Long considered an essential element of personal style and self-expression, footwear has played a pivotal role in the fashion industry for years.

However, filings analytics data compiled by GlobalData for the month of July 2023 suggests there were only four mentions of “footwear” compared to 194 mentions in the same month last year.

Footwear theme drops in company filings in July 2023

Source: GlobalData

The ongoing cost of living crisis and high inflation have impacted consumer spending across various sectors, including fashion. The increasing costs associated with production, materials, and distribution have driven up retail prices, which could have also deterred consumers from making footwear purchases as frequently as before.

GlobalData’s Sustainability in the Global Apparel Market report, which was published at the end of 2022 (November) suggests almost half of consumers (49%) are buying fewer clothing and footwear items on the back of the cost of living crisis.

GlobalData’s monthly UK consumer survey conducted in April 2022 found less than a third (30.4%) of UK consumers did not expect their clothing and footwear shopping habits to change as a result of price rises, whereas 32.1% stated that they would buy fewer items, and 13.1% would stop purchasing them altogether, emphasising the impact that increasing costs would have on the overall clothing and footwear market.

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The uncertain global economy is affecting the US garment and footwear sector, with Gherzi Textil organisation partner Robert P. Antoshak telling Just Style in May that it could take a year for the industry’s outlook to improve, which might explain the reduction in company filings mentioning footwear.

GlobalData’s findings also support the recently published results of many footwear companies, such as US footwear and apparel sustainable retailer, Allbirds. The company struggled to even remain flat in Q2 2023 due to what was described as a tougher consumer environment.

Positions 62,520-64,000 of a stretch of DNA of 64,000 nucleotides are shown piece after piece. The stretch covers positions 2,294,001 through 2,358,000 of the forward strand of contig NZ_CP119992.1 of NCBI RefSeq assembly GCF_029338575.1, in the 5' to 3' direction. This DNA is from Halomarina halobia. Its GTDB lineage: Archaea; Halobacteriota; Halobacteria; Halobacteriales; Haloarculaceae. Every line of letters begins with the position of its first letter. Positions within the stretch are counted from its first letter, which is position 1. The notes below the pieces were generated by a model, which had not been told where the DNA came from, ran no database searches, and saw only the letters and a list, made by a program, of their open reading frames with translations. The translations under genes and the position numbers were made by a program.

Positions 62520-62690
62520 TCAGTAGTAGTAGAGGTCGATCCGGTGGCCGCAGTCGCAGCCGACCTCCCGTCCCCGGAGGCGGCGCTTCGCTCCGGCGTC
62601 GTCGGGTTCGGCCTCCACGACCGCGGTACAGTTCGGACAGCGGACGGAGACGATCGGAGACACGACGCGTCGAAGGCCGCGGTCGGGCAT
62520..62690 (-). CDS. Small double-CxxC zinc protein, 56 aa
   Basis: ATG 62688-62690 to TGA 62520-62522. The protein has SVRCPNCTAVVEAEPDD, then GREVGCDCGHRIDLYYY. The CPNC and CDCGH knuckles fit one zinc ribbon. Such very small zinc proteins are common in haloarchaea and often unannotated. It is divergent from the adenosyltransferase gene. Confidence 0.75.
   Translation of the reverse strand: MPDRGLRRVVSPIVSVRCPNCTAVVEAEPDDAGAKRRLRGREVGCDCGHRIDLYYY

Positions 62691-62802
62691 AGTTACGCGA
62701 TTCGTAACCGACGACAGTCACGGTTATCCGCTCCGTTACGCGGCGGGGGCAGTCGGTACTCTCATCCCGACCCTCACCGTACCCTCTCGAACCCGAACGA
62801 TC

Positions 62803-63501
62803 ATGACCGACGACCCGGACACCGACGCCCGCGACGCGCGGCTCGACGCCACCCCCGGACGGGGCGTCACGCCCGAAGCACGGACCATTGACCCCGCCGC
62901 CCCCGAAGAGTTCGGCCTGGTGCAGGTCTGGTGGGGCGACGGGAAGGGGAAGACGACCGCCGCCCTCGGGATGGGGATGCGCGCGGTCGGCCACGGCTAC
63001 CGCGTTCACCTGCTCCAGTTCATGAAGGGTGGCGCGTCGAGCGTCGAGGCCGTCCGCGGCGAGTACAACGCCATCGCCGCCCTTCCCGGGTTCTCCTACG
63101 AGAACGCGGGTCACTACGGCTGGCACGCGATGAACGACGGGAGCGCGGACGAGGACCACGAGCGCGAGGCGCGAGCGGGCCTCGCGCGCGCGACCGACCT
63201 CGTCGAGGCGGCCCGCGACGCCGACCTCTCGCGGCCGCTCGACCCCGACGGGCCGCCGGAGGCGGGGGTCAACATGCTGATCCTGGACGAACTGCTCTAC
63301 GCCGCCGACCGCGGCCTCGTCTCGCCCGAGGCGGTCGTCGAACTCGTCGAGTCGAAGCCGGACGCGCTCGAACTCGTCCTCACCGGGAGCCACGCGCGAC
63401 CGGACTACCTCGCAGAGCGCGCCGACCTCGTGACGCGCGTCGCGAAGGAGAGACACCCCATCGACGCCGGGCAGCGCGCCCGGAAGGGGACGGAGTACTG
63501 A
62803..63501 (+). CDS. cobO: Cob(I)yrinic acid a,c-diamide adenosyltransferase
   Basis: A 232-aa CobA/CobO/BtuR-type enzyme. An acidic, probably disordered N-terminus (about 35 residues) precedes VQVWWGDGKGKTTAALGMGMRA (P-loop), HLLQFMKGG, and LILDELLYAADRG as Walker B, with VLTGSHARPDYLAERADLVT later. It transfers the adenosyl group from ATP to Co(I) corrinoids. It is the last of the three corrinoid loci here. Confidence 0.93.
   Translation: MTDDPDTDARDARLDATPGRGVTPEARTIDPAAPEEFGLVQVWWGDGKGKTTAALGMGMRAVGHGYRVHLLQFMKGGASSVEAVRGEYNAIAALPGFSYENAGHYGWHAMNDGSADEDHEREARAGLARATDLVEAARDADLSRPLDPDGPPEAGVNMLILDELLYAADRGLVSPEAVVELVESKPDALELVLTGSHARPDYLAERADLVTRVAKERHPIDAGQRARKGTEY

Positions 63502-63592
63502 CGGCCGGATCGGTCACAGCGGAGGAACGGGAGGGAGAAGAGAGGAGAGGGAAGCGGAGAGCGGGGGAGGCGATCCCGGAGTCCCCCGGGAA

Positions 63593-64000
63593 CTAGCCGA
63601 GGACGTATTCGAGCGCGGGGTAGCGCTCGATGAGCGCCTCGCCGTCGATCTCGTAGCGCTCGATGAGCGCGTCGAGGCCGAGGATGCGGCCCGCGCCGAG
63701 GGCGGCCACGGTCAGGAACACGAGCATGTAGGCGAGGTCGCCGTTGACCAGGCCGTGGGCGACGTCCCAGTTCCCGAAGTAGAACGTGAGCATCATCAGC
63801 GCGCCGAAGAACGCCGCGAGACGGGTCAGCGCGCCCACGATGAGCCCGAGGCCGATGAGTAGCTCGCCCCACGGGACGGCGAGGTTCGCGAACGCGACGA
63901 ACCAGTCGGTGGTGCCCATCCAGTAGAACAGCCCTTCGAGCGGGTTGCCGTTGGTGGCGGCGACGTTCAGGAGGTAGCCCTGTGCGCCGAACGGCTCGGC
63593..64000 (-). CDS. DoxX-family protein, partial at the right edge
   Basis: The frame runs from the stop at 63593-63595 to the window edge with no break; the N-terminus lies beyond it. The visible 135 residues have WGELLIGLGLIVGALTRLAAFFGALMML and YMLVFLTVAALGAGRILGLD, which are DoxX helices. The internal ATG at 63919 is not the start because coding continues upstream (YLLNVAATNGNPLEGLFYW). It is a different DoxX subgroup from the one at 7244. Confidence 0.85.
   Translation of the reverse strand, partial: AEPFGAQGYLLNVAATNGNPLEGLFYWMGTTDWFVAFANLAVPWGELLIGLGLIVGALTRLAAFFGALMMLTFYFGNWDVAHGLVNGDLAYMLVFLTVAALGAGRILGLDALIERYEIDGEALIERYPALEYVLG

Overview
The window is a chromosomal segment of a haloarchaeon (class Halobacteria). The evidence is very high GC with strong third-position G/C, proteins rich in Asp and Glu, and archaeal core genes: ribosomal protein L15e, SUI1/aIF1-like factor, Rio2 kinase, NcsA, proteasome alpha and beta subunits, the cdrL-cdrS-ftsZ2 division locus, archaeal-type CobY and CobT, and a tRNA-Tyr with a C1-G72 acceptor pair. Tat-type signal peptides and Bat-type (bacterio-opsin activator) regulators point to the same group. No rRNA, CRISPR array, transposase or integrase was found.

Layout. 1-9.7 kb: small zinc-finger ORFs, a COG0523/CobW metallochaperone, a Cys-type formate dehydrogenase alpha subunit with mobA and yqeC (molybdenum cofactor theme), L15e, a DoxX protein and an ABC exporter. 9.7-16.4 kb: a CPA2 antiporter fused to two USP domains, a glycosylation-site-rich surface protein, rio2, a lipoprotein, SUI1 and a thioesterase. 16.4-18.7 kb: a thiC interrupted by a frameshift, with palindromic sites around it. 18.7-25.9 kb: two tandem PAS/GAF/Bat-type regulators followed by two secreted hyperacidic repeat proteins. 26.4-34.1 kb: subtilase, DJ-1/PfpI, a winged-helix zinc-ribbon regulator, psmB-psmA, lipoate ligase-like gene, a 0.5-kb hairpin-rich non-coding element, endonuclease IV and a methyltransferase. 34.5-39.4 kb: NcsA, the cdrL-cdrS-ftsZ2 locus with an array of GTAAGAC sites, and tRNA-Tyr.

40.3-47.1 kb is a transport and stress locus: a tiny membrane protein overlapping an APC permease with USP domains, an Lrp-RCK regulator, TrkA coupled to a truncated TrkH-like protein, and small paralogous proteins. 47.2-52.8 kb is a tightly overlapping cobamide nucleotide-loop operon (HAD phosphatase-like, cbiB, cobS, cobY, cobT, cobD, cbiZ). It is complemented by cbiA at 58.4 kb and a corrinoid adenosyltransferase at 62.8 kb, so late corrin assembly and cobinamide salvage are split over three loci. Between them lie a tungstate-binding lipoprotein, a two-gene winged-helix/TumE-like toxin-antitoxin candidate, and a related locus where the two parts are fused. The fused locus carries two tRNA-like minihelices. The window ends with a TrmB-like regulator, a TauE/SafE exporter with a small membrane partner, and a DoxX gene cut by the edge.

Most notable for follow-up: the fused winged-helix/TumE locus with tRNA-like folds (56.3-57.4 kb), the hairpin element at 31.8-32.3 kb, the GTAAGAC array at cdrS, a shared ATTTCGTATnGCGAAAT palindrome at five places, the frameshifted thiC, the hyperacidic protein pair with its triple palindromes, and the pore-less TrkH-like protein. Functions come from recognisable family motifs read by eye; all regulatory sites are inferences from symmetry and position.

German sportswear giant Adidas also reported a flat second-quarter performance due to a volatile market and slow-moving inventory.

In March this year a footwear factory in Vietnam, which cites US sportswear brand NIKE and adidas as suppliers, reportedly axed 6,000 jobs due to weak consumer demand as well as China’s Covid measures.

Could the adaptive market give footwear a boost?

From sportswear brands to traditional footwear manufacturers, the industry is being compelled to reimagine its strategies and explore adaptive and more functional designs, as market trends continue to favour inclusivity.

Sorel Footwear and ecommerce company, Zappos Adaptive recently collaborated to release shoes with adjustable straps, and enlarged heel pull loops to fit the needs of people with disabilities.

In July, Nike and Vibram partnered to release an adaptive footwear for trail runners called Nike Ultrafly Trail and used technology to enhance the shoe’s responsiveness and provided runners with the grip they needed to conquer challenging trails in a fast yet comfortable way.

This release was a follow-up of a previous launch of Nike InfinityRN 4, a trainer that was said to help protect the future of sports by equipping runners with higher energy return and a lower carbon footprint than its Nike React foam.

Back in 2022, Nike’s Improvise; Scavenge; Protect; Adapt team (ISPA) debuted footwear that could perform and be taken apart in order to achieve circularity in footwear.

Plus, German sportswear brand Puma launched a self-lacing training shoe in 2019 made for workouts and light running, as part of its adaptive performance products.

Puma’s innovation came after Nike unveiled its adaptive lacing innovation in March 2016, including what it described as pioneering technology that separates mud from cleats in football boots.

Our signals coverage is powered by GlobalData’s Thematic Engine, which tags millions of data items across six alternative datasets — patents, jobs, deals, company filings, social media mentions and news — to themes, sectors and companies. These signals enhance our predictive capabilities, helping us to identify the most disruptive threats across each of the sectors we cover and the companies best placed to succeed.